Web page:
No, not everything about the life of a classroom teacher is pleasant. I sometimes feel as though I am being carried away by a tsunami of paperwork. In fact, paperwork annoys me so much that it’s always last on my list of things to do—which, of course, makes the tsunami worse! l weary of having to discipline the same kids over and over again. And I find most staff meetings to be an utter waste of time. (My ideal school would have staff meetings no more than four times a year, certainly not every Friday.)
Still, the lines have fallen for me in pleasant places. What other job would allow me to work with children, helping to sharpen their minds and shape their character? What other job would challenge me to learn something new every day? What other job has built-in breaks throughout the year? I’m so grateful that I can travel at Christmas and spring break and in the summer to reconnect with friends and family and see new places. (I’m looking forward to being in Guadalajara for Christmas.)
Yes, like many other teachers on this Friday evening, I’m tired. It has been another difficult week. But despite my weariness, I know that teaching is a privilege and a high calling, and if I were to turn my back on it, I would be rejecting my “goodly heritage.”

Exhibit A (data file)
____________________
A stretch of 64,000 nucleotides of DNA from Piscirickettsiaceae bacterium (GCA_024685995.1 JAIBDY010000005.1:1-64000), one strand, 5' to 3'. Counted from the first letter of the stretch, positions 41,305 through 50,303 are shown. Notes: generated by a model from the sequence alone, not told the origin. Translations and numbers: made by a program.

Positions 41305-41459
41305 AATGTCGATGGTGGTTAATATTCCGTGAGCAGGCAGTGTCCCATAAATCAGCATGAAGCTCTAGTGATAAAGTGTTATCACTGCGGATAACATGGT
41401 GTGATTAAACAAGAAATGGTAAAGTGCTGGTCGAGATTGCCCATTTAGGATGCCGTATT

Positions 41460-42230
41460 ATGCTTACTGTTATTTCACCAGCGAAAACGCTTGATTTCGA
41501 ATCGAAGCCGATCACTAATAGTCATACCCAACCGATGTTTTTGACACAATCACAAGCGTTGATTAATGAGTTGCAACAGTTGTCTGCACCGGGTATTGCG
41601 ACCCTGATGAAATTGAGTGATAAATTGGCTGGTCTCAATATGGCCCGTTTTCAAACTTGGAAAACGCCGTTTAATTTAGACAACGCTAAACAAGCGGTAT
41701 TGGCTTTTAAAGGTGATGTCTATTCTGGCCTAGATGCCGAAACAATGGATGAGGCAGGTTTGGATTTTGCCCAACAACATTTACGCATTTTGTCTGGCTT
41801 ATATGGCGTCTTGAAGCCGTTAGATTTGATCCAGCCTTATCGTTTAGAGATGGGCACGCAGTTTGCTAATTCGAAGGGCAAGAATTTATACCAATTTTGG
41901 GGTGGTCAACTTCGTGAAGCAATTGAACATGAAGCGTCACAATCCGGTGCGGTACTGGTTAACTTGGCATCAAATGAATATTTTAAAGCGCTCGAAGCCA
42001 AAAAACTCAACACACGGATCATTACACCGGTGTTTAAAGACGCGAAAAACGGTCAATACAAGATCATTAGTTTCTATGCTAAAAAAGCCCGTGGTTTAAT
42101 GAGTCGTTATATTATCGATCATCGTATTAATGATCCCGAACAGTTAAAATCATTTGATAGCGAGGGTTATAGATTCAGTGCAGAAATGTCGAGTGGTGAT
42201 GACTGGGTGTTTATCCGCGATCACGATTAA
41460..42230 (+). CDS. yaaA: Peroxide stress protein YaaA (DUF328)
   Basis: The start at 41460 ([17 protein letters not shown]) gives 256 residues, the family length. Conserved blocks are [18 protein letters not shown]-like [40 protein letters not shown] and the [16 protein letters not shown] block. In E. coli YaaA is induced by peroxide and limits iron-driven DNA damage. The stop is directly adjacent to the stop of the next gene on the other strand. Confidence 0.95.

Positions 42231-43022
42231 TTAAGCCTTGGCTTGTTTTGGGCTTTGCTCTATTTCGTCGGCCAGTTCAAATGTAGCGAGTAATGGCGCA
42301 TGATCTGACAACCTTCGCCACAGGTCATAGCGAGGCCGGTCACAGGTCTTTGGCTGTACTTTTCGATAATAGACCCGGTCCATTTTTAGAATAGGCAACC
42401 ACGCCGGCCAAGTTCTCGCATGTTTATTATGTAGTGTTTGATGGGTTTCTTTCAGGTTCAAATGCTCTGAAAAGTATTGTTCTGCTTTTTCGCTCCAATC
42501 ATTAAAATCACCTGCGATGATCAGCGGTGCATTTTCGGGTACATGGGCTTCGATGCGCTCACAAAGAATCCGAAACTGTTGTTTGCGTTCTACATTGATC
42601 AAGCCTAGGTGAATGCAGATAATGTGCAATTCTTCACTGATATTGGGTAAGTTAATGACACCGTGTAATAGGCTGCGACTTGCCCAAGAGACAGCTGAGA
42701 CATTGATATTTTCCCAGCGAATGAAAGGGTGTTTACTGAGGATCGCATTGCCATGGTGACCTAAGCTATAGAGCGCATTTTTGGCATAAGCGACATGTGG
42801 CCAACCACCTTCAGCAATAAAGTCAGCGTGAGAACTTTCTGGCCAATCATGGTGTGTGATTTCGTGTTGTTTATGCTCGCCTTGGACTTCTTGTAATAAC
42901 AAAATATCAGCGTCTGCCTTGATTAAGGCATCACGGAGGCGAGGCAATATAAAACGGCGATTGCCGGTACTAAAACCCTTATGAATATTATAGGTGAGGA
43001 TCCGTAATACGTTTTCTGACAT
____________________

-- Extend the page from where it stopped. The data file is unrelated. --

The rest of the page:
During the remainder of this Advent season, and beyond, I plan to accentuate the positive, and downplay the negative, aspects of the work I do. Instead of muttering, “TGIF,” when the end of the workweek rolls around, I’m going to be saying, “The lines have fallen for me in pleasant places.”
Because they have.
This day has been too exciting,
With students shoving and fighting;
It’s time to unwind
And pamper my mind—
Boredom sounds, oh, so inviting!
© 2010 by Magical Mystical Teacher
“‘I know your works, your love and faith and service and patient endurance, and that your latter works exceed the first.’”
Patient endurance? I’m afraid my patience with my sixth-graders ended long before the final bell rang today. At the beginning of sixth period I told them that we had a lot of work to do and that we would all have to keep on task to get it done.
“There are two very important things we need to do before 3:30,” I said. “We need to finish making Christmas cards for our pen pals and we need to finish decorating the board.” My students cheered. Then they grabbed scissors, colored construction paper, glue and crayons and went to work.
For about fifteen minutes, it seemed as though things might actually go according to my plan. Everywhere I looked, students were cutting, coloring and decorating.